Thursday, 19 February 2015

Giraffe High by Ken Elkes

Words with JAM BIGGER Short Story Competition 2014
2nd PRIZE WINNER (1000 word category)

My old man showed up one afternoon while I was playing in the front yard - I hadn’t seen him for a year. He was driving a old brown Cadillac I’d never seen before and had two black eyes and a busted nose. When he called me over and said we were taking a trip to the zoo, I looked back at the house, but he said: “Don’t worry about your mother.”

We rode along for a while, not saying nothing, until I couldn’t keep it in any longer.

“You look like a panda,” I said.

“Then I’ll fit right in at the zoo,” he said.  

We saw the monkeys first. After a while a little guy in a uniform came up and said there was no smoking allowed. My dad said no problem and dropped the cigarette right there.

“It’s still burning sir,” said the little guy.

Dad just turned around: “See these monkeys, son, keep watching, they like to sling their shit around.”

The little guy bent down then and took the cigarette away.

We went to see the giraffes next and dad swung me up on his shoulders so I could be giraffe-high, though I was too old, really, for all that. He said they had giants living round back that worked at night, washing the giraffe’s necks. All they ate were black jelly babies and cheese puffs. The really good ones, he said, got put on elephant duty, ironing their ears. 

That had me laughing so hard I nearly fell. I wrapped my arms round his head to hold on and my chin rested awhile on a warm piece of scalp where he was thinning out. We stayed like that until he whispered “ice-cream” and lowered me down.

When we got back home, my mother opened the door before I got up the path. She told me I’d want to get straight to my room.

They went at it a long time. After it quietened down I saw him out of my window, hauling the old cedar wardrobe from her bedroom across the front yard, gouging a trail through the grass.

He had made that wardrobe from wood he stole from the sawmill, working there with his brothers, right up until they closed the place down. Made the hinges in the workshop and polished it till the light bounced off of it like a diamond. Whenever him and mom went out dancing they would both have that sharp, sweet smell of cedar on their clothes.

That wardrobe was real big. Too big really for one person to lift, even my dad. I wanted to go out and help him, but I could hear mom in the kitchen, trying to be quiet. So I just stood on top of my toy box, nearly giraffe-high, hoping he’d see me waving.

It took a long time for him to get the wardrobe on the roof of that Cadillac. It must have scratched the paintwork real bad. And when he drove away one of the wardrobe doors that wasn’t lashed down so good flapped open on a broken hinge, but he didn’t stop.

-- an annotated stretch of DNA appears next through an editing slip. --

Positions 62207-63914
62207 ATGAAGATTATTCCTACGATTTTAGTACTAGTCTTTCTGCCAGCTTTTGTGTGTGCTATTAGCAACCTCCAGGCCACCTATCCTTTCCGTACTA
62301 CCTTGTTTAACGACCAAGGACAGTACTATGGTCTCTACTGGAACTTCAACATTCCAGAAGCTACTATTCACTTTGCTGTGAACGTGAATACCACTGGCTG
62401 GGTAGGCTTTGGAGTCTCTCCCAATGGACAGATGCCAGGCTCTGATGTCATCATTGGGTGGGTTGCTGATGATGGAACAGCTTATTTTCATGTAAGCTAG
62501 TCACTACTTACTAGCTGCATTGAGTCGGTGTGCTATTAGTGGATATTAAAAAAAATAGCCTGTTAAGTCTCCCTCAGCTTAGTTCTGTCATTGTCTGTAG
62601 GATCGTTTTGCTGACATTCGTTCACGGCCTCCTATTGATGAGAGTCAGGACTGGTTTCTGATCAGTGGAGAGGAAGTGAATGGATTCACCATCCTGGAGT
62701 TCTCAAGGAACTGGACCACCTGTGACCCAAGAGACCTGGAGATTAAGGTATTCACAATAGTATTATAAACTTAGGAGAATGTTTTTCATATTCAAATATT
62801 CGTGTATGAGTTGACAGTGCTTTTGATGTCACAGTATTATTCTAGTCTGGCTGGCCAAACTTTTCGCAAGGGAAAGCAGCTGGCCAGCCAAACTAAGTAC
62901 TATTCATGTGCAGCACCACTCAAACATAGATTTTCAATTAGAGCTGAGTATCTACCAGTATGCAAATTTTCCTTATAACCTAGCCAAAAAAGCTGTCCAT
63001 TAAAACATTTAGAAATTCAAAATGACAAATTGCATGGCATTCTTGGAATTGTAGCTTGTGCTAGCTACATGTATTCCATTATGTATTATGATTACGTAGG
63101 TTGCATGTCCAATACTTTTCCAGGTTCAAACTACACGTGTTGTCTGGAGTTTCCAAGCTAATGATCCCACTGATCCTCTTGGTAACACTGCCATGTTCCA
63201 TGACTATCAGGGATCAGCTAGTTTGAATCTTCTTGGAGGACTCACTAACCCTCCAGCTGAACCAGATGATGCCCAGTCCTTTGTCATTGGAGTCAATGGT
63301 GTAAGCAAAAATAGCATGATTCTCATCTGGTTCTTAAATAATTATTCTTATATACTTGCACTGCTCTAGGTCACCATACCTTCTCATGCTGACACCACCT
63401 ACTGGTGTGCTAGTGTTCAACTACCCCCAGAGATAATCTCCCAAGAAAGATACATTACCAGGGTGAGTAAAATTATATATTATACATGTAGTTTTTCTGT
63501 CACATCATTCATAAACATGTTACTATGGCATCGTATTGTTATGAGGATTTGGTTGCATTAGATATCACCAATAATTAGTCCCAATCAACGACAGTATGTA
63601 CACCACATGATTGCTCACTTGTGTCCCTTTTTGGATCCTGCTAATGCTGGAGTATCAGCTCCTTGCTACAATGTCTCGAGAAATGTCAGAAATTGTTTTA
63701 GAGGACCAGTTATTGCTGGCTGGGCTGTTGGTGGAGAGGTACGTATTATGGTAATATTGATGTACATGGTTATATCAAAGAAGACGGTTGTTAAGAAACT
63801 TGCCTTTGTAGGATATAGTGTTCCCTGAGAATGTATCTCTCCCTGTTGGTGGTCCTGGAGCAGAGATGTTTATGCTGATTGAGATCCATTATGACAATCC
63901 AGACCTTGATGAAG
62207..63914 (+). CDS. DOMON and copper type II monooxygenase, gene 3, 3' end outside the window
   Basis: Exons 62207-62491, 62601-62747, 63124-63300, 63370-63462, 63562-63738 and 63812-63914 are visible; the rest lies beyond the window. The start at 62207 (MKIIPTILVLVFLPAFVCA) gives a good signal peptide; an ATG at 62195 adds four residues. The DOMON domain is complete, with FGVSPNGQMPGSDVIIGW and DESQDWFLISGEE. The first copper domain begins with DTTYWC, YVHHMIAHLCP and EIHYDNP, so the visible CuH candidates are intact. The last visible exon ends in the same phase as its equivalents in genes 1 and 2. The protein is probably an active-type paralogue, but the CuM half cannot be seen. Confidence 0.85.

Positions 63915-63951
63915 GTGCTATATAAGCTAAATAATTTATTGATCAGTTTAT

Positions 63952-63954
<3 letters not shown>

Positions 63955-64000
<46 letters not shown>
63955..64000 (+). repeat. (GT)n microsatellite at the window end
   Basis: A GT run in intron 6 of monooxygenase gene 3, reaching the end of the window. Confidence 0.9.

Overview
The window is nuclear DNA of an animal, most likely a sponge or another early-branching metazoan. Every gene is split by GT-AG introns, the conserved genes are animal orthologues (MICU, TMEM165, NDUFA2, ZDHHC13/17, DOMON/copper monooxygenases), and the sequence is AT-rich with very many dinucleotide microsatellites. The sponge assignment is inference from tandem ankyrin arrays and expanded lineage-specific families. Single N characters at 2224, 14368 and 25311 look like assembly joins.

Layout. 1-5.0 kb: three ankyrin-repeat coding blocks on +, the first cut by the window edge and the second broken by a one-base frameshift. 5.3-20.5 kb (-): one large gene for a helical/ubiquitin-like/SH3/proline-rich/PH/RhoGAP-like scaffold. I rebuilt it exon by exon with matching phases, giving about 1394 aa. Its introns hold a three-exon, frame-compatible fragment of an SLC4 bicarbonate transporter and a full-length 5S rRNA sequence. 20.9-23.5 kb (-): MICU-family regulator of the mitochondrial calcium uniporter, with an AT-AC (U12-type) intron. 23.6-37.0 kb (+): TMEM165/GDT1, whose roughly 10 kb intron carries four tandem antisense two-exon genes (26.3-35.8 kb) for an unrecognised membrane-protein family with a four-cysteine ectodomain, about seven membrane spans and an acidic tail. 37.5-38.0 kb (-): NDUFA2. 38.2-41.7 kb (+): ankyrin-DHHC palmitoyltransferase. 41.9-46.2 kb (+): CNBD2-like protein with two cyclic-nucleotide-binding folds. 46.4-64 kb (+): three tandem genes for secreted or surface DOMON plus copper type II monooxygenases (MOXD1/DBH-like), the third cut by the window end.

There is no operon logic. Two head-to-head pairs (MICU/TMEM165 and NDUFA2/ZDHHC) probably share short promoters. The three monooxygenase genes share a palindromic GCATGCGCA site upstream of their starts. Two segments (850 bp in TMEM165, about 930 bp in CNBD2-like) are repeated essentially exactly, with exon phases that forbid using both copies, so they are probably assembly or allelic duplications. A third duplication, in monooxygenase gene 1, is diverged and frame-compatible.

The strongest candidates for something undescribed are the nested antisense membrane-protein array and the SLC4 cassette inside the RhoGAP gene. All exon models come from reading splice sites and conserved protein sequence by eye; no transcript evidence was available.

The last time I saw my old man, he was kind of weathered looking and seemed taller, because he was so lean. Mom had passed not long after my step-dad and when I called to let dad know, he said he wanted to be there for the funeral. For old times sake.

We drove back from the cemetery in a line of cars, the windows wound down so he could smoke. We passed along by the old sawmill, though most of it had rusted and got swallowed up by new trees growing through the roof.

“When were you happiest dad?” I asked and he didn’t hesitate, pointed straight at the old place. He told me uncle Mike always said they used to looked like tramps coming down from there, covered in dust and pockets packed with sharp tools.

“Maybe tramps, but we were rich then, really,” he said.

He smiled then: “I guess I didn’t quite make it to washing giraffes necks and ironing elephants ears did I?”

When I took him to the bus station that night, he took his bag from the trunk and leaned down, pulled my head forward, put his palm right where my hair was starting to go, rested it there awhile.

“Some things you just can’t get away from,” he said.

It was only later, when I was in bed with Martha and it was dark and quiet except for little Ruben, gurgling on the baby monitor, that I remembered one time I had to go the hospital with a fever and dad took me.

I don’t know if it was the fever or not, but the way I remember it he was standing at the foot of my bed, telling the nurse in a quiet voice: “Please, just remember the boy he doesn’t like apricots, or porridge or rye bread.”

There was just me, the nurse, my dad, all looking down at his hands as he counted off the list with those thick, dusty fingers.

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